Inventory and Monitoring

Upper Columbia Basin Network (UCBN)

The Upper Columbia Basin Network is one of 32 "Vital Signs" Networks developed to help complete the National Inventory and Monitoring Program's objectives. The Upper Columbia Basin Network is composed of nine units managed by the National Park Service located in Idaho, Montana, Oregon, and Washington. City of Rocks National Reserve is one of the nine units.


Aspen Grove

Aspen Monitoring:

Quaking aspen is currently undergoing a region-wide decline. Aspen decline in the West has been observed for the past 50 years and is commonly attributed to a decrease in fire frequency, caused by effective fire suppression. Changing fire regimes has allowed an expansion of conifer species into some aspen stands. Another phenomenon is referred to as aspen "die-off', which is possibly a result of drought and early snow melt caused by the warming climate trends.

Monitoring Objectives

Estimate current status and long-term trend in:

  • regeneration of park aspen populations and individual stands
  • conifer density within CIRO aspen stands
  • aspen abundance, as measured by stem density of live and dead trees


Circle Creek

Water Quality Monitoring:

Freshwater habitats are diverse and productive ecosystems, providing habitat for aquatic plant, invertebrate, and vertebrate species including many birds. Rivers and streams are intimately connected to riparian zones, providing habitat for many specialist species. Upland animals also rely on aquatic habitats to one degree or another.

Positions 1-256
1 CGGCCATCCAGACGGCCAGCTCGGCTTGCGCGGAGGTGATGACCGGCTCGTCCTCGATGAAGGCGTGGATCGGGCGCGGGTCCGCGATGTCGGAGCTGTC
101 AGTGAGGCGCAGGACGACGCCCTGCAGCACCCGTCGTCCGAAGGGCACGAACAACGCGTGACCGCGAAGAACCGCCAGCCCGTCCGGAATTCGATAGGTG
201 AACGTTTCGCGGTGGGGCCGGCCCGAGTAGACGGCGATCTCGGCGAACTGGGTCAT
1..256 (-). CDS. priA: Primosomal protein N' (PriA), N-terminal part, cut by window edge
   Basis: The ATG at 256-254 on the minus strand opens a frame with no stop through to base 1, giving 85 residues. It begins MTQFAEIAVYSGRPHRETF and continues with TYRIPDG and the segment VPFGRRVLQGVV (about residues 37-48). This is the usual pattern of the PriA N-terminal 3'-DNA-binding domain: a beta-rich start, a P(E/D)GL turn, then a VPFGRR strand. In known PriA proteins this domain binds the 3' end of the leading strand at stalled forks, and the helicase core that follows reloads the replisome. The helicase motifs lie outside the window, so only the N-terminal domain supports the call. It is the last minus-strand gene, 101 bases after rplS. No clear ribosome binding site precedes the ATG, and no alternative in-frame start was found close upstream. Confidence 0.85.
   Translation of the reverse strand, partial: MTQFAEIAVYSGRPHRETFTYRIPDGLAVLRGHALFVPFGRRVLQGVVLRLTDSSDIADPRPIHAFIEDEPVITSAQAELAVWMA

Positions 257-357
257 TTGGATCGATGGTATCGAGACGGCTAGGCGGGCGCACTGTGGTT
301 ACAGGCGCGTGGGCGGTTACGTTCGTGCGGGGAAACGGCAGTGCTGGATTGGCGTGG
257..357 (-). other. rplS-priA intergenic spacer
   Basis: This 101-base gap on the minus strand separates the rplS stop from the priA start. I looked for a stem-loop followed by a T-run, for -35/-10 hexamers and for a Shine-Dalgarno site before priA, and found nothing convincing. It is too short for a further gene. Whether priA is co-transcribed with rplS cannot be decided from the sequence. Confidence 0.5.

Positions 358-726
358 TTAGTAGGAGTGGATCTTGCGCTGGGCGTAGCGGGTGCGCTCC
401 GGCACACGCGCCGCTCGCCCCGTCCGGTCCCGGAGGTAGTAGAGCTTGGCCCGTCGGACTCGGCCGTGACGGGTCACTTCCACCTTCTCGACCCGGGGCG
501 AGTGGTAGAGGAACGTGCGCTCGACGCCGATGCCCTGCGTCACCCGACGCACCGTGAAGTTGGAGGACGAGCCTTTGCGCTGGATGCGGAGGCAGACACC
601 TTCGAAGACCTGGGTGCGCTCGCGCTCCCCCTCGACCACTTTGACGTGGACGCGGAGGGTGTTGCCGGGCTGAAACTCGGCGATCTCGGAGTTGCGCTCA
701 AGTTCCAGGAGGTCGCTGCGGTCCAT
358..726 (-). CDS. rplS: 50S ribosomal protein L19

Water resources in the semi-arid west have been strongly affected by human activity, and all UCBN streams and rivers are listed by states as impaired for one or more parameters. Threats to water resources in City of Rocks have been listed as: ranching and grazing activities; residential development; gas, oil, and mining operations; and recreational use.



Monitoring Sagebrush Steppe Vegetation:

Sagebrush steppe is one of the most threatened ecosystems in the Intermountain West. Substantial portions of the region have been converted to agriculture and heavily grazed rangeland. Much of the remaining sagebrush steppe has been degraded through altered fire regimes and invasion of introduced plants. Historic and current land use practices continue to fragment and alter steppe ecosystems. The predicted climate change scenarios for the regions will likely exacerbate these changes.



You can go to the UCBN website for additional information on inventories and monitoring at City of Rocks National Reserve.


Last updated: January 24, 2018

Contact the Park

Mailing Address:

City of Rocks National Reserve
P.O. Box 169

Almo, ID 83312


(208) 824-5901

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